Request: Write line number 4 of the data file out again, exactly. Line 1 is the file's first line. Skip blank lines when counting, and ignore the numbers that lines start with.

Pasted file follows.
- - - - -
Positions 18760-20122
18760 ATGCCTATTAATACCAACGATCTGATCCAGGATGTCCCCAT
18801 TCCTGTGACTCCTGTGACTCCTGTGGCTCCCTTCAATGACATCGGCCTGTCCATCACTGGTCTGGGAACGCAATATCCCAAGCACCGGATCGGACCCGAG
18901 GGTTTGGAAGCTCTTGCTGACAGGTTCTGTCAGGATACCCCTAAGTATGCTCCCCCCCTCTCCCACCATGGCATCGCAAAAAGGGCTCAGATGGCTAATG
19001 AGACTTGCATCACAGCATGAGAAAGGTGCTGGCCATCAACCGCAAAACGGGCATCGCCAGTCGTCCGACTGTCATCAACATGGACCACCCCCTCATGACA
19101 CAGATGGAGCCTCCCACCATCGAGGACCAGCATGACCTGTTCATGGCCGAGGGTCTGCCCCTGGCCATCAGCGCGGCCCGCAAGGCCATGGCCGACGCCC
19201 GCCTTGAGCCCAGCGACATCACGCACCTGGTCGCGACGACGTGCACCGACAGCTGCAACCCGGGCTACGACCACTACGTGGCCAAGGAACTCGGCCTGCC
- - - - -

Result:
18901 GGTTTGGAAGCTCTTGCTGACAGGTTCTGTCAGGATACCCCTAAGTATGCTCCCCCCCTCTCCCACCATGGCATCGCAAAAAGGGCTCAGATGGCTAATG